After an incubation time the duration of which decreases when increasing the laser energy density which is used in the first step of the present process, the thickness of the (Ni or Cu) metal deposit is then approximately proportional to the actual immersion duration, the latter being reduced by the incubation time, i.e. 20 or 5 micrometers per hour (after incubation ) in a Ni or Cu bath, respectively.
The interface between the composite and the metal film which is obtained via the process described in the present invention is de facto rough, as resulting from the partial ablation of the polymer surface. On the other hand, the interstitial coupling (i.e. via either covalent or ionic strong bonds) of the metal ions from the autocatalytic bath onto the superficial grain defects of that roughened surface is selective and strong. The direct consequence of these two characteristics is that the adhesion of the metal deposit onto the composite, as resulting from the process which is described in the present invention, is remarkably high and materializes as an efficient anchoring of the metal film onto the composite surface via the superficially metallized oxide grains which are present at the composite surface. The resulting metal adhesion attains then some 10 MPa. It may be further increased by letting the metal diffuse towards the inner part of the composite. This latter step can be performed by selectively heating the metal film during a short period of time for example in a microwave oven. During that period, the polymer and the other non-metallic components of the complex formed by the composite and the metal film are not affected by the waves emitted in the oven and, therefore do not heat. The latter selectively heat the metal which may then diffuse in part into the composite.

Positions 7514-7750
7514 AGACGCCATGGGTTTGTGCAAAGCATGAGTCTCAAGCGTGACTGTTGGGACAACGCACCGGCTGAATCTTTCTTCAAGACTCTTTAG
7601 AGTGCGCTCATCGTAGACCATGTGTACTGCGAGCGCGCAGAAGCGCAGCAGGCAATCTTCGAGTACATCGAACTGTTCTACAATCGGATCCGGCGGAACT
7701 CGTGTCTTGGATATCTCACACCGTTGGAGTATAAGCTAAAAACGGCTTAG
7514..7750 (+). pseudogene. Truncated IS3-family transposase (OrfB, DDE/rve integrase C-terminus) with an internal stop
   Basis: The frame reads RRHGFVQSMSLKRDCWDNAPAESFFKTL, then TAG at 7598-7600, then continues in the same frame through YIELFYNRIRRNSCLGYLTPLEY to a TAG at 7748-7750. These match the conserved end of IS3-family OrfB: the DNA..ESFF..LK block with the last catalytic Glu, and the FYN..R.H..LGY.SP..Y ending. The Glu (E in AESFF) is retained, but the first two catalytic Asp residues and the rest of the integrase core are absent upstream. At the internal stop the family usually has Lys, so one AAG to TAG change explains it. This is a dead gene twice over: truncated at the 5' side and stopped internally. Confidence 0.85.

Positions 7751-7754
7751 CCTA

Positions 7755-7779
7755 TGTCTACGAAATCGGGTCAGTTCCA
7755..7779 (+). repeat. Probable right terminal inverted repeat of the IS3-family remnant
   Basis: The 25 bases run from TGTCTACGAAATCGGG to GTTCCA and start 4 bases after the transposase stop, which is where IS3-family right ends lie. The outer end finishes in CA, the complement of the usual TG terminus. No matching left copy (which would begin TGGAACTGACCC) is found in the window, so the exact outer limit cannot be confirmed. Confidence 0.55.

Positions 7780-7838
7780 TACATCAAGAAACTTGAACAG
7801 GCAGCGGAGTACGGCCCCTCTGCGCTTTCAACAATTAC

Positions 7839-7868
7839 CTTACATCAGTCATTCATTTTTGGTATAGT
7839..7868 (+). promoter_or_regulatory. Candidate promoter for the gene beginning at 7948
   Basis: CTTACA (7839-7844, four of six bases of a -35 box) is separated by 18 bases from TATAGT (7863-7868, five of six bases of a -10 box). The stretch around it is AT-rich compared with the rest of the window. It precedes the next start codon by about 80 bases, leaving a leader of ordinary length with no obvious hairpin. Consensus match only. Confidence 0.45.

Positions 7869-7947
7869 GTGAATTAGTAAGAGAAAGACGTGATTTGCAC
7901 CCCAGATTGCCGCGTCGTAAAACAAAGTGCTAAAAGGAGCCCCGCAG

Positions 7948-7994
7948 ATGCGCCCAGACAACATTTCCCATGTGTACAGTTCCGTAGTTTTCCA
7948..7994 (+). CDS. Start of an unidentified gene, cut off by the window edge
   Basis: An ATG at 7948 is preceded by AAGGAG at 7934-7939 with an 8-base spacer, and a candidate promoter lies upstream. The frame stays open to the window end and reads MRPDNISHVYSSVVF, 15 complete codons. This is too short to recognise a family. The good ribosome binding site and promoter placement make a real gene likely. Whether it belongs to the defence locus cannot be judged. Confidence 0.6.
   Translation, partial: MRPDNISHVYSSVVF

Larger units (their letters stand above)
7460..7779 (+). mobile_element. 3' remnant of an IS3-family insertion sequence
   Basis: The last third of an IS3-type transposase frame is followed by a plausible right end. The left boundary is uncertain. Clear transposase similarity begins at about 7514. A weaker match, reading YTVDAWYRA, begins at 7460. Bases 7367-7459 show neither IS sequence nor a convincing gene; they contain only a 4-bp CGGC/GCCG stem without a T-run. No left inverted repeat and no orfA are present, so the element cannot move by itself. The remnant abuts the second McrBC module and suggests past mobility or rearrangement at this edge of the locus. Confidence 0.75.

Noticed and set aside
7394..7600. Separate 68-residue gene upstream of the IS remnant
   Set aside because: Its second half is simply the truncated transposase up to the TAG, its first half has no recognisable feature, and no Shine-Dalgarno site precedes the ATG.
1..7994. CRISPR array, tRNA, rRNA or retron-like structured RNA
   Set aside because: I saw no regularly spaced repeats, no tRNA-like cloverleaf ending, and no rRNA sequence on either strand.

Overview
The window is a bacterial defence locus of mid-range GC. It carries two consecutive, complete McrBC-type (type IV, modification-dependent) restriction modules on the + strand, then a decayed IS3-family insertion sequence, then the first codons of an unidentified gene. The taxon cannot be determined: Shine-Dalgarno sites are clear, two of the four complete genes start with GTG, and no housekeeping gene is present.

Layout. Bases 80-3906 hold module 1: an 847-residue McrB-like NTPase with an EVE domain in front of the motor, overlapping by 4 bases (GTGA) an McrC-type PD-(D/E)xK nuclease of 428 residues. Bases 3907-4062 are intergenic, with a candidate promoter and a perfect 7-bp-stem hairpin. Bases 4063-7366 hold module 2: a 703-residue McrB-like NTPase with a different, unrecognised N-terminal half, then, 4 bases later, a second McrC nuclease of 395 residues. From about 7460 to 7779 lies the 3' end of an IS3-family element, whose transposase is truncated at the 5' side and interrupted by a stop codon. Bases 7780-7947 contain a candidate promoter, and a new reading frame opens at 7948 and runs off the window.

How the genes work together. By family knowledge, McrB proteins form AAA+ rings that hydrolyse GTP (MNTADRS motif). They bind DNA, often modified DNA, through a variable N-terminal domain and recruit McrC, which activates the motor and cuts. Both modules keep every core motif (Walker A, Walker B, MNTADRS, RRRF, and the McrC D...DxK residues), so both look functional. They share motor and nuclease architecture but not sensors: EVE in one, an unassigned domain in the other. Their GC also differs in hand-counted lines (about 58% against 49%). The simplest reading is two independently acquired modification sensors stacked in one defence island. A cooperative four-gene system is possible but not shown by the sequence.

Another advantage of the process described in the invention relates to the fact that the definition of the metallized areas depends uniquely on the laser irradiation conditions. In effect, the modifications which are produced at the composite surface by the ultraviolet light beam are restricted to those areas which have been irradiated. The precise definition of the limits to those areas is further proportioned to the actual wavelength which is preferably chosen to be lesser than 350 nanometers.